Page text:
Viscous food is aspirated into a glass capillary tube with the inner diameter of approximately 0.5 mm if the food is to be examined by transmission electron microscopy. If the sample is destined for examination by scanning electron microscopy, it is aspirated into a Pasteur pipette having the diameter of 1.0 mm. In each case, the lower end of the glass tube is sealed with a droplet of 40°C warm 3% agar sol. After the sol solidifies, the pipette is dipped in the same agar sol and a coating, 0.2 to 0.5 mm thick, is formed around the glass tube by manipulating it while the sol is still liquid. Dipping may be repeated in order to form a uniform coating of desired thickness. The agar gel sleeve is then trimmed, and the pipette is withdrawn, whereby the sample slides into the agar gel sleeve. The free upper end of the agar gel tube is then sealed with a drop of the agar sol. The subsequent preparation of the encapsulated sample for electron microscopy is the same as that of a solid sample.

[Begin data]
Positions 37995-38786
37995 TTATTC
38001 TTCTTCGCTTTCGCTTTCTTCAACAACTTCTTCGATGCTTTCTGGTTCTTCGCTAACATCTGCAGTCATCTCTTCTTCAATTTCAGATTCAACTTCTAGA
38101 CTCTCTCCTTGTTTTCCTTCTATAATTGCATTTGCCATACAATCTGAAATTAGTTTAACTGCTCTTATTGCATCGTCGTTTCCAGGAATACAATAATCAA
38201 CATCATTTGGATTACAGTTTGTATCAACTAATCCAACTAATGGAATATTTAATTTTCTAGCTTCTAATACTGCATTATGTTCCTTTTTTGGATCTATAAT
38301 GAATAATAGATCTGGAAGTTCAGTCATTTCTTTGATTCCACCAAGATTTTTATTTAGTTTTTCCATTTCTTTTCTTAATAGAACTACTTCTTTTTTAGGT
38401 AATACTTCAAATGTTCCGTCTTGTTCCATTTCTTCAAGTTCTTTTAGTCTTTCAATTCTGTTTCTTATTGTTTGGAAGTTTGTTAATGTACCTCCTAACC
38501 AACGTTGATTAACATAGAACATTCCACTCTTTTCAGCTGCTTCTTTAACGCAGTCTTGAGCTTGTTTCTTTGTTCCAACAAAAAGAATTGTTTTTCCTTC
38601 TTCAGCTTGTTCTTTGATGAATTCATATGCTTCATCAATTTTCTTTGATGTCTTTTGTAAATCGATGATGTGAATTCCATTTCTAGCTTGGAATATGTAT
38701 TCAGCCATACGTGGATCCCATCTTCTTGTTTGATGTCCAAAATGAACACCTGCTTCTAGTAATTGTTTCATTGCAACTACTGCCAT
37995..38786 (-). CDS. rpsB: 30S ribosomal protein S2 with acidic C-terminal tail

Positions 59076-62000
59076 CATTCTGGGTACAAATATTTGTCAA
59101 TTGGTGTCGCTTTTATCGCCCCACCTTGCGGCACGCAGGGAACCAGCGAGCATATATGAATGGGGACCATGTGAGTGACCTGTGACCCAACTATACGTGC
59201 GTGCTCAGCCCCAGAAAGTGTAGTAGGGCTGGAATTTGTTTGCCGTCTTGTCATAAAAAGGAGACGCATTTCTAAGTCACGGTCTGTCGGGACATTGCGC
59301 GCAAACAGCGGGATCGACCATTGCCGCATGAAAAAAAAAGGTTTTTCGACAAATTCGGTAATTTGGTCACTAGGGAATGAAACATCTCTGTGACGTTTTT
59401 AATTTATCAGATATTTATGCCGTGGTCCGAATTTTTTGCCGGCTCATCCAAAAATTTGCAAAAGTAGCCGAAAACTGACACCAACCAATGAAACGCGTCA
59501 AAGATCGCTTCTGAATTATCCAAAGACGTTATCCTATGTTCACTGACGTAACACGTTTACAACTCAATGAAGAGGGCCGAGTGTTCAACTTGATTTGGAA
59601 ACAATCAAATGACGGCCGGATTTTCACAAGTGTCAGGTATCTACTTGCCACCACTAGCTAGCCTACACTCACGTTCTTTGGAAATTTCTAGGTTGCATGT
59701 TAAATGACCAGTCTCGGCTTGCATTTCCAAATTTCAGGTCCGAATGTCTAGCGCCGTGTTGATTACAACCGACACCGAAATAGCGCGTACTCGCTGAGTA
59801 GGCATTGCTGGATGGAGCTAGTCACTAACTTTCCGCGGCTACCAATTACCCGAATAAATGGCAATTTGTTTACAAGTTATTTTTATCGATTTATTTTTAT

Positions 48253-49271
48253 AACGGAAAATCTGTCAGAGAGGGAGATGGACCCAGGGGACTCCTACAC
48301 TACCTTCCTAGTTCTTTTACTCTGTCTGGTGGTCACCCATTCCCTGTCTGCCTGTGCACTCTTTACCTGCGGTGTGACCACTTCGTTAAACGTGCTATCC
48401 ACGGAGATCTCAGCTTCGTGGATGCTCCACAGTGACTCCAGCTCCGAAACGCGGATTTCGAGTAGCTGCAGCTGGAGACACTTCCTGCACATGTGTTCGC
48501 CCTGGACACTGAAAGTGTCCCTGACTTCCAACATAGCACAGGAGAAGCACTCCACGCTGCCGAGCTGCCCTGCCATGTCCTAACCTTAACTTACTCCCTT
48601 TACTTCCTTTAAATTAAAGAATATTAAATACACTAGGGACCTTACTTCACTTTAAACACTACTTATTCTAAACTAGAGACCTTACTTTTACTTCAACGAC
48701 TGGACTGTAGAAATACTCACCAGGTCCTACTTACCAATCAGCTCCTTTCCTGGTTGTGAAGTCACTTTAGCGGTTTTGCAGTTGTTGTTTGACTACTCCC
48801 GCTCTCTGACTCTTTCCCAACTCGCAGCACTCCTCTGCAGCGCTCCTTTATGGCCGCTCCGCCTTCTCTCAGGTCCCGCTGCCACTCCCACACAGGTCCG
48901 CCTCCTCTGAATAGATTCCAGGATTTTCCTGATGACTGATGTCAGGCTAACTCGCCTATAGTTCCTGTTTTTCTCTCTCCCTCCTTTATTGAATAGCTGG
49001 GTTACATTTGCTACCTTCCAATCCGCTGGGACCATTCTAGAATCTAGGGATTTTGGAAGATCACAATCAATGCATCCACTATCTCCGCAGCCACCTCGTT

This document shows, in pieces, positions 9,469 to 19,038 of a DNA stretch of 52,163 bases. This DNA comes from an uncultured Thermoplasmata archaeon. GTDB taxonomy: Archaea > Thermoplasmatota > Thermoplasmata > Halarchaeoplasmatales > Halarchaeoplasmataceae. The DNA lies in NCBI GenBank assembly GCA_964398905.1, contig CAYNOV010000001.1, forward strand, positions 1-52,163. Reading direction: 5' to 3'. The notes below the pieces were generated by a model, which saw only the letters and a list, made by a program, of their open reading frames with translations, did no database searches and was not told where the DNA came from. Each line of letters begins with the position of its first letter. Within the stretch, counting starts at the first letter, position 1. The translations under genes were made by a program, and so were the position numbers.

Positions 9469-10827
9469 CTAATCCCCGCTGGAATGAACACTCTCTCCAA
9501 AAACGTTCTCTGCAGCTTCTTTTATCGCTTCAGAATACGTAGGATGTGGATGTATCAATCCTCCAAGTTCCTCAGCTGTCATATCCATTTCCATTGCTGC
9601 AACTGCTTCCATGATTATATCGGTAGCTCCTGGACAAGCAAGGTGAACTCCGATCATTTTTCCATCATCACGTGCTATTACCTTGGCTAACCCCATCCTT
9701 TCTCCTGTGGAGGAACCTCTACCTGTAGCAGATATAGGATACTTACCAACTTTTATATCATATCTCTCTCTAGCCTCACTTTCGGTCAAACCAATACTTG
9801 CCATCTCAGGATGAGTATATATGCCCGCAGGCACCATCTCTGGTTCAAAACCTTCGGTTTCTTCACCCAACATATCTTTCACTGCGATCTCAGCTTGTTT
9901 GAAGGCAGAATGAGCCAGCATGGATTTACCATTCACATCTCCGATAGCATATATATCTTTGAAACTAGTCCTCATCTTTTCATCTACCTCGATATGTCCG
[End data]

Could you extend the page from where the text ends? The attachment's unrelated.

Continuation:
"Encapsulation of Viscous Foods in Agar Gel Tubes for Electron Microscopy,"
2, Article 12.
Available at: http://digitalcommons.usu.edu/foodmicrostructure/vol7/iss2/12